Posts Tagged ‘Greece’

Where are You From?

May 3, 2010

The summer season on my little island has begun – a Dutch charter flight flew past my window just a few hours ago and tomorrow the first British will arrive. It is always a strange feeling after a quiet winter but soon, the island will be buzzing and the sea will be warm enough for chickens like me to get in…

Because there will be all sorts of nationalities here now I thought it would be a good idea to produce a little list of what some countries are called in Greek. Many of them still go by their ancient names to the Greeks, such as Gallía – Gaul = France and Elvetía – Helvetia = Switzerland.

With the exception of Greece, which is Elláda, you will notice that all the countries end with –ía, which means you should pronounce them by emphasizing the -eeeeea at the end. Here we go:

Italy = Italía

Spain = Ispanía

England = Aglía

Wales = Oualía

Scotland = Skotía

Ireland = Irlandía

Sweden = Souidía

Norway = Norvigía

Finland = Finlandía

Denmark = Danía

Holland = Ollandía

France = Gallía

Portugal = Portogalía

Germany = Germanía

If your country is not listed here and you would like to know what it is called, please send an email:

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“Posh” Greek

April 19, 2010

Have you ever wondered why Greeks sometimes say lefkό krasί and sometimes άspro krasi when ordering white wine? If yes, you are entering the world of ‘posh’ Greek …

Modern Greek is a natural development of ancient Greek that was spoken by the predecessors that lived here 2000 and more years ago. Although there are many similarities, there are also enough differences to make it extremely hard for a Greek anno 2010 to get by if he had a time machine to travel back to his great, great, great, great, great grandfathers.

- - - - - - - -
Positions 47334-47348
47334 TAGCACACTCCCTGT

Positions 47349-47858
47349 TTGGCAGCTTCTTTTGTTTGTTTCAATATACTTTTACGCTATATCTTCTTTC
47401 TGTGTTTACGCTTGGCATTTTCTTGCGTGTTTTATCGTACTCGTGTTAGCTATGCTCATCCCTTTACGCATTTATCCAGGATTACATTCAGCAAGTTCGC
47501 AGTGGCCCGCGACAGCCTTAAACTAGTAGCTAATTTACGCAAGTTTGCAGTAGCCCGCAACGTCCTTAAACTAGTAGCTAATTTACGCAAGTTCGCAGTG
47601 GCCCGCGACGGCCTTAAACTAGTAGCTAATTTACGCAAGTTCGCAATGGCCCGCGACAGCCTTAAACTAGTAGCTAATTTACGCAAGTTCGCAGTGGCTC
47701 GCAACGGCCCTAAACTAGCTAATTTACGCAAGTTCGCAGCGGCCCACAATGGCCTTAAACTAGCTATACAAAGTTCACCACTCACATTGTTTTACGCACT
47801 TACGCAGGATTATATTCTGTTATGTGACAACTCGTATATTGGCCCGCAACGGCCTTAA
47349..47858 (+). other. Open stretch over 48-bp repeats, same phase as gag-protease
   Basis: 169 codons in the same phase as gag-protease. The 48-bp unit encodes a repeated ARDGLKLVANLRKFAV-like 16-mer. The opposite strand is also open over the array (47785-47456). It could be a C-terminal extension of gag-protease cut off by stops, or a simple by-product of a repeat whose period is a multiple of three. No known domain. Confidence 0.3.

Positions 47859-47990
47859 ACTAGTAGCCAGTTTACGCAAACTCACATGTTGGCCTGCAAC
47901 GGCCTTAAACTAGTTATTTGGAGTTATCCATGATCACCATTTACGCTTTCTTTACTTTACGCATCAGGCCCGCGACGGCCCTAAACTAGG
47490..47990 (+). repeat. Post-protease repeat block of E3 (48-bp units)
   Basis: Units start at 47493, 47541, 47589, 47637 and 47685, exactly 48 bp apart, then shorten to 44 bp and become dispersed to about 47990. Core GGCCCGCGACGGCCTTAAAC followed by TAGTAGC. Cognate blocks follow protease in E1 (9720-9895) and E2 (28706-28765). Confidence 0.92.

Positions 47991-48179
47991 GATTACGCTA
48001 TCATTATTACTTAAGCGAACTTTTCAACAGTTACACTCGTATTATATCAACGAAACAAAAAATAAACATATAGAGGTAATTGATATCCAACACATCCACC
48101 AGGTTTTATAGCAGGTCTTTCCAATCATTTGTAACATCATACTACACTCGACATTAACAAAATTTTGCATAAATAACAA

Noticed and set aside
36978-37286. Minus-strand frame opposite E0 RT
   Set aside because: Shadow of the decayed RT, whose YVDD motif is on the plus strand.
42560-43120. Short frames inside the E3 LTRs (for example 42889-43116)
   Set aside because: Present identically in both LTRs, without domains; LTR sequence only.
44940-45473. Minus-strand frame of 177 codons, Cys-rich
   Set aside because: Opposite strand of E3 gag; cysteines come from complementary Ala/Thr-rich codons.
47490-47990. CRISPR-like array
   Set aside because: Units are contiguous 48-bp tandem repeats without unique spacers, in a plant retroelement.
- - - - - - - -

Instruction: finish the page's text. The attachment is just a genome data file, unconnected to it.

Some ancient words have survived in everyday Modern Greek and we tend to use them when we are talking about certain special things, like wine, for example.

The Modern Greek word for white is άspro but the ancient one is lefkό and so, when ordering that liquid sent from the gods, we ask for lefko krasi… If we want red wine, we use the modern word kόkkino (red) but if you look at most Greek wine bottles, it says erythrόs oinos, erythros being ancient Greek for red and oinos (pronounced eeenos) ancient for wine.

The ancient word for blue is galάzios or galanόs, which is why the Greeks call their flag Galanόlefki….sounds nicer that bleaspri, doesn’t it?!? The White House is Washington could be called άspro spiti in Modern Greek but because it is a unique, official building, it is called Lefkόs Oikos (ancient for house).

There are tons of examples: the island Lefkada, Lefcas, is named after its white rocks and the Red Sea is called Erythrά Thάlassa.  A blue blooded person is called Galazoaimatos (aima is blood) and if you want to compliment someone on their blue eyes, say they are galάzia or galanά…it will be appreciated.

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The Evil Eye

March 22, 2010

If you have been to Greece, you will surely have noticed the little blue eyes that many are wearing or hanging in their cars/businesses/houses etc. This is the amulet that protects them against To Mati – the Evil Eye, also known as Vaskania.

The Mati is an age-old belief that people staring at you can provoke all sorts of unpleasant symptoms such as headaches, constant yawning, falling over or just really bad luck. It usually happens when they stare in a sort of envious admiration, which is why young children and animals, good looking or successful people and new houses and cars are more likely to get matiasmeni – “evil eyed”. Usually, the matiasma – evil eyeing – is not intentional – it just happens because you are looking at someone or something that you admire – perhaps with a sting of jealousy somewhere deep inside.